There has been lots of stuff written recently about how Java on the Mac has been deprecated.
The reality is that one particular Java runtime has been deprecated: the one that Apple write themselves. Java as a language will still be available, only it won’t be Apple that writes it and possibly it might be an optional download.
The confusion is because up until now there has really been only one Java runtime on the Mac, which Apple wrote themselves using code licensed from Sun. Now Apple has chosen to discontinue their own particular runtime, but this doesn’t mean that there won’t be any Java at all.
There are already alternatives, in particular the OpenJDK and SoyLatte variants; a little rough in places possibly, but they definitely work. Undoubtably in time they will improve and others will appear, including possibly an Oracle one.
Obviously it would have been nice to have the deprecation notice and an endorsement of another runtime made at the same time, but given how long it will be until the current runtime becomes unsupported, I’m not terribly concerned.
Also, whether such a future Java release has a native visual appearance is not of virtal importance. While the Apple Java team has made enormous efforts to get it to look and feel native, it takes quite a bit of work to create an application that looks seamless. The very first version of SQLEditor was a Java Swing application and although it looked fairly good, it was taking too much time making things match exactly. Switching it to a native cocoa application made my life much easier (but killed off any immediate hopes of a Windows version)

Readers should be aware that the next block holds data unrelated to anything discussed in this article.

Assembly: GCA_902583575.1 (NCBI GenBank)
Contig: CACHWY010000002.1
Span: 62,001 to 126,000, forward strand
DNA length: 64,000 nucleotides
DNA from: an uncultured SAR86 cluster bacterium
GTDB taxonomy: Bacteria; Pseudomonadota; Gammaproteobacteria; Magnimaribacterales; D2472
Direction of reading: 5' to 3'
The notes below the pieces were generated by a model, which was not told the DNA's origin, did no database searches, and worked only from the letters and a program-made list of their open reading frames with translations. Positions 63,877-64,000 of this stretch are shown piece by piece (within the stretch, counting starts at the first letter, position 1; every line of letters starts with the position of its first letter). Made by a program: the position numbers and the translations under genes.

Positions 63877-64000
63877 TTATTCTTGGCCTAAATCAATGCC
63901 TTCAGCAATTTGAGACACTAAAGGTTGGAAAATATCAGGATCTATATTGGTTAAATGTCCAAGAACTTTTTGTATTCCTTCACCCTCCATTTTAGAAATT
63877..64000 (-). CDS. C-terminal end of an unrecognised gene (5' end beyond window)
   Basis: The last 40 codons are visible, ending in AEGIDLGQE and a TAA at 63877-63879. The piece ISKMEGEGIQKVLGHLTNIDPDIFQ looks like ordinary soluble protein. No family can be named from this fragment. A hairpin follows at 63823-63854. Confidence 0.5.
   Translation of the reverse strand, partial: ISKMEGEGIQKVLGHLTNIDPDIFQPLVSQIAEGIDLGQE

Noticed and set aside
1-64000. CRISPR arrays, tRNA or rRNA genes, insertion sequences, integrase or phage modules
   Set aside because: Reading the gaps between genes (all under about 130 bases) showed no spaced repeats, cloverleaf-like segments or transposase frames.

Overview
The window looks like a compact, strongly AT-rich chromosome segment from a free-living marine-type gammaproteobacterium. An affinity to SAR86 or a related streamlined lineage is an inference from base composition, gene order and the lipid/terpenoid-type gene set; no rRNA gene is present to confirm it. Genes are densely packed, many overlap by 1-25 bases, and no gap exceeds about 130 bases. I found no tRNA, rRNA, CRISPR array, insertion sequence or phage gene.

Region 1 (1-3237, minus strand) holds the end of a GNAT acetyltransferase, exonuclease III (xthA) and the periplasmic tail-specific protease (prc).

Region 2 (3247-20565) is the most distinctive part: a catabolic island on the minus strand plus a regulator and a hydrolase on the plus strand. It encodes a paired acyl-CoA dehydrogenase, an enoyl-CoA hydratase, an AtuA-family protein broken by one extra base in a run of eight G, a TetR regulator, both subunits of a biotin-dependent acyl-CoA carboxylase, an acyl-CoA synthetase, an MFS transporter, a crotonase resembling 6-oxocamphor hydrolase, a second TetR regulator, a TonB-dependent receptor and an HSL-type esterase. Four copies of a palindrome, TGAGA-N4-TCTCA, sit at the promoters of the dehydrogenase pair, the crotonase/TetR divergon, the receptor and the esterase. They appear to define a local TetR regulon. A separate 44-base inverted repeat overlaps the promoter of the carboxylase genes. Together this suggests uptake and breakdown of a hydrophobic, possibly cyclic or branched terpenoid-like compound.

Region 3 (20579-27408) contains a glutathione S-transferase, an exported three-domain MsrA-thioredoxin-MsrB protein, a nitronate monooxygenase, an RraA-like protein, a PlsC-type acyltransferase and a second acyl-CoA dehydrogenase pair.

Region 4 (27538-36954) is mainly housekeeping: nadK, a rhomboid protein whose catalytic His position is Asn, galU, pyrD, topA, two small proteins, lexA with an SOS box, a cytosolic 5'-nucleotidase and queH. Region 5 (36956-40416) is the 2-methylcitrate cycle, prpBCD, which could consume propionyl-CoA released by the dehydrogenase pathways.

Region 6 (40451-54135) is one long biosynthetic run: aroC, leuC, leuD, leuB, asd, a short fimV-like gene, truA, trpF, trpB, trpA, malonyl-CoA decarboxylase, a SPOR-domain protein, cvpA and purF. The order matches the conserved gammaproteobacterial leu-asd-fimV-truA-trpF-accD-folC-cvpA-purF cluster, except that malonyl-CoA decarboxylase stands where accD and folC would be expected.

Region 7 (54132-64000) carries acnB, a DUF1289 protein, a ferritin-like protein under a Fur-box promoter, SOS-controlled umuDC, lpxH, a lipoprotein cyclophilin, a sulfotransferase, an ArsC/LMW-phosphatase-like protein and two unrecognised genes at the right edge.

I think most people accept that Java Swing apps don’t look native and will accept that the visual appearance will differ.If you want a truly native feeling Java app in the future you should look at SWT or better Rococoa, not Swing.
What is important is that future Java runtimes don’t require X11 for Swing. But I’ve seen good progress by several projects towards this goal and I’m not worried about it either.
Ideally of course, Apple would release their Java Runtime as open source, but whether they are in a position to do that with respect to licensing is unclear.
Having seen the deprecation notice last week and been somewhat concerned, I’m now fairly confident about the future of Java on the Mac,